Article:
The lounges are valued at $20 each. Normally it would cost $32 to enter these lounges if you were paying cash, but I would not pay that much to enter a lounge. I would probably never pay more than $20 if I didn’t have the Platinum card, so I consider that to be the value I get. Again, maybe you would only pay $10, or nothing at all! Everything can be valued differently, just determine how you value these perks.

Then I take the statement credits (which I value as the dollar amount, given they are just subtracted straight from my bill), and add it all up. 

This exact database has a formula in the background that will actually take the annual fee and divide it by 12, which is then subtracted from the previous number we added up. This results in the final column - the NET value gained each month. The key word here is NET, because this number is the overall value gained minus the annual fee, meaning this is pure value on top of what you pay to hold the card. 

As you can see, in just eight months, I’ve gained almost $4,000 worth of value from this card. When the $695 annual fee (Rates & Fees) comes in four months from now, I’ll have no problem paying it because I can see, very clearly and specifically, how much value I’m getting out of this card. 

If I was only getting around $700 of value, I’d consider one of the next options.


If the benefits you receive from the card don’t outweigh the annual fee, it doesn’t make sense to keep the card and pay the annual fee. So at this point, you either need to cancel or downgrade the card. 

Downgrading a credit card can actually help to increase your credit score. So I usually make that my first option. However, it’s not always possible to downgrade a credit card. If that’s the case, you’ll need to cancel it.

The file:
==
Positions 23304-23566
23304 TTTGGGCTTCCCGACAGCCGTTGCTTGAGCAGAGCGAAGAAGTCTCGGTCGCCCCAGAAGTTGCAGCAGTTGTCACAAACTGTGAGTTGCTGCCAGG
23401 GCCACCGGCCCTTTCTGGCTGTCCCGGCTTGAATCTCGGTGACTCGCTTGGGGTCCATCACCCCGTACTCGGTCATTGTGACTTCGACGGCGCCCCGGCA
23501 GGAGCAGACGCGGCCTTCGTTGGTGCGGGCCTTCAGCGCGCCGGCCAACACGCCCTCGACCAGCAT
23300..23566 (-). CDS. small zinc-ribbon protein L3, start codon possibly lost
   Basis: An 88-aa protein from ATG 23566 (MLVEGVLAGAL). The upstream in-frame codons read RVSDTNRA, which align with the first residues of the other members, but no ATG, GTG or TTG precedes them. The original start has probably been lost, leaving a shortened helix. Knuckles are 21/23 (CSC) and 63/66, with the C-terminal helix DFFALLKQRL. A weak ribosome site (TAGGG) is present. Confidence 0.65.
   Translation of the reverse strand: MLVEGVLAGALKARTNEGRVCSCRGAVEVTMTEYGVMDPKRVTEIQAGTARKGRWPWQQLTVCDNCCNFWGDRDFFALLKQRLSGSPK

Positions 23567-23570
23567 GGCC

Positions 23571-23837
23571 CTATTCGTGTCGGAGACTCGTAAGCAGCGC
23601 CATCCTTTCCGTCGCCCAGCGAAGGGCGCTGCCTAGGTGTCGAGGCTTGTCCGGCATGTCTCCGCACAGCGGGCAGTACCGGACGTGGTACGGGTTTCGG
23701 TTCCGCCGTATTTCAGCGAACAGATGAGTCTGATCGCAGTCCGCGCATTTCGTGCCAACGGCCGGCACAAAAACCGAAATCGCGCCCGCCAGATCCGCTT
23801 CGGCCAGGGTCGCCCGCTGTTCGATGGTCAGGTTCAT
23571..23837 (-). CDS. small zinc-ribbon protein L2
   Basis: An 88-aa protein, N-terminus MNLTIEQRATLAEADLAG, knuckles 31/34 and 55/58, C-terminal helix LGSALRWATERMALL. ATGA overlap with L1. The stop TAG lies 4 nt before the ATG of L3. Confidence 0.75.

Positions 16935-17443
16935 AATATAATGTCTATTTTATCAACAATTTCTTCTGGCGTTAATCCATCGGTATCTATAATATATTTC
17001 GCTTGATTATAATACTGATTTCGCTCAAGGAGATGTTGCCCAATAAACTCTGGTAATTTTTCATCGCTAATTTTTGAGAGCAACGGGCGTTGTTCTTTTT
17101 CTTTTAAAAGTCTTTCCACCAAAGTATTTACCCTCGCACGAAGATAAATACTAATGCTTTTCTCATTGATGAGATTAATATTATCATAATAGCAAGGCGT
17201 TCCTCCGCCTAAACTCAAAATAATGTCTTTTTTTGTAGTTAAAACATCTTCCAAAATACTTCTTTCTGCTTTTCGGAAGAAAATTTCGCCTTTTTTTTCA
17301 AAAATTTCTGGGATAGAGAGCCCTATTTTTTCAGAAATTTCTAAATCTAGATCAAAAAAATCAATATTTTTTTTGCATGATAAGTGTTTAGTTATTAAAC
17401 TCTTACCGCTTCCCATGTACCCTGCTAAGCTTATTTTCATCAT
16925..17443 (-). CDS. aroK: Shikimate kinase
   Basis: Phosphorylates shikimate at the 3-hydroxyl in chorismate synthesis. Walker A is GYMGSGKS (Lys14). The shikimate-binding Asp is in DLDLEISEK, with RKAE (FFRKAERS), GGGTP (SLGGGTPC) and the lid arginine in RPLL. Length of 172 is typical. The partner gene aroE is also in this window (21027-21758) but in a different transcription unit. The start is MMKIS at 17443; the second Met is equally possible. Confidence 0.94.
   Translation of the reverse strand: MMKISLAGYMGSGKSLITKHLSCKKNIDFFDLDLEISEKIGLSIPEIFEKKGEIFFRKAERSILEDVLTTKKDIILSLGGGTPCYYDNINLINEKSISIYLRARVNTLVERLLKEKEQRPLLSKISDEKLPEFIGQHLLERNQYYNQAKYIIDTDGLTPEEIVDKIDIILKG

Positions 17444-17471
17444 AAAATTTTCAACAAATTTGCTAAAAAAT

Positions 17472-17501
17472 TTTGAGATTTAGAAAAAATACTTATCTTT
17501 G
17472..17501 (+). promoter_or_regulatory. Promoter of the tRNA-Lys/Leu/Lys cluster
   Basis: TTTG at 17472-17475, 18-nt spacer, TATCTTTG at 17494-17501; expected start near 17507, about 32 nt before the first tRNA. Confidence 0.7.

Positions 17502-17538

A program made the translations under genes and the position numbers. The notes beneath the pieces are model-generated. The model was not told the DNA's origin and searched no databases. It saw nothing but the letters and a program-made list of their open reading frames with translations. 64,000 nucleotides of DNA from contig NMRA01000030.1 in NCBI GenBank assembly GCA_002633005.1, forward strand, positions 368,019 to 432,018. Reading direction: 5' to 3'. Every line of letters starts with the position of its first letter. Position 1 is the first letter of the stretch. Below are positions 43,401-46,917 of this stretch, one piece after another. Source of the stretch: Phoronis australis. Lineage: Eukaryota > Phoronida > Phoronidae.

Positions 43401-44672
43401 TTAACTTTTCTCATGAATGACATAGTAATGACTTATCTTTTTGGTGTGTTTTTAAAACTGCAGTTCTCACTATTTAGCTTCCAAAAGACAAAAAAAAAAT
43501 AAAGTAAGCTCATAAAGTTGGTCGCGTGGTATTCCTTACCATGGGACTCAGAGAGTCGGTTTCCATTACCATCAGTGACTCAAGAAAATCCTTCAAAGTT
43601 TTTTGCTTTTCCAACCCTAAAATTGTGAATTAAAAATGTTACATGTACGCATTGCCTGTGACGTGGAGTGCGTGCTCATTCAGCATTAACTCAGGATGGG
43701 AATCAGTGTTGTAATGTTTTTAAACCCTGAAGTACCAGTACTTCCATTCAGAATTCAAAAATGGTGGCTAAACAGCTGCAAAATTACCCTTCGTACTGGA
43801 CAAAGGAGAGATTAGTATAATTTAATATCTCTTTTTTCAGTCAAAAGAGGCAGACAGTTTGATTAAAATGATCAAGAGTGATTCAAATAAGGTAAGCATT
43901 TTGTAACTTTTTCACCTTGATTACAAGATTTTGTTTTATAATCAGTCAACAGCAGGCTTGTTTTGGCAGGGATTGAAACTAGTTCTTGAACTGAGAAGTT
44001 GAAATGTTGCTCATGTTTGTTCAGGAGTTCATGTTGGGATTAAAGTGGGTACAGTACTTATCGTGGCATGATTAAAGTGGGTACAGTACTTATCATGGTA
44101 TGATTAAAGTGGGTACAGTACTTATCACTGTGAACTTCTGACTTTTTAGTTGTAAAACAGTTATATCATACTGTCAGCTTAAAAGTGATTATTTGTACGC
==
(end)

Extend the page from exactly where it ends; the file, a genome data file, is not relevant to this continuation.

There is a possibility that canceling a credit card will hurt your credit score, but if it does, it probably won’t be by much. The reason it can hurt your score is that it will decrease credit usage. Going back to the math I showed you earlier, you’ll have less available credit if you cancel a card which will increase your credit usage ratio. 

Example: You have $50,000 worth of available credit. The credit card that you canceled had a credit line of $10,000. You have $5,000 worth of debt on all of your cards combined.

Old Credit Utilization - [$5,000 / $50,000 = 10%]
New Credit Utilization - [$5,000 / $40,000 = 12.5%]

I really wouldn’t worry too much about this hurting your credit score unless the card that you’re going to cancel makes up over 30% of your total available credit. A small 2.5% increase like the one shown in this example wouldn’t hurt your credit score by much if at all.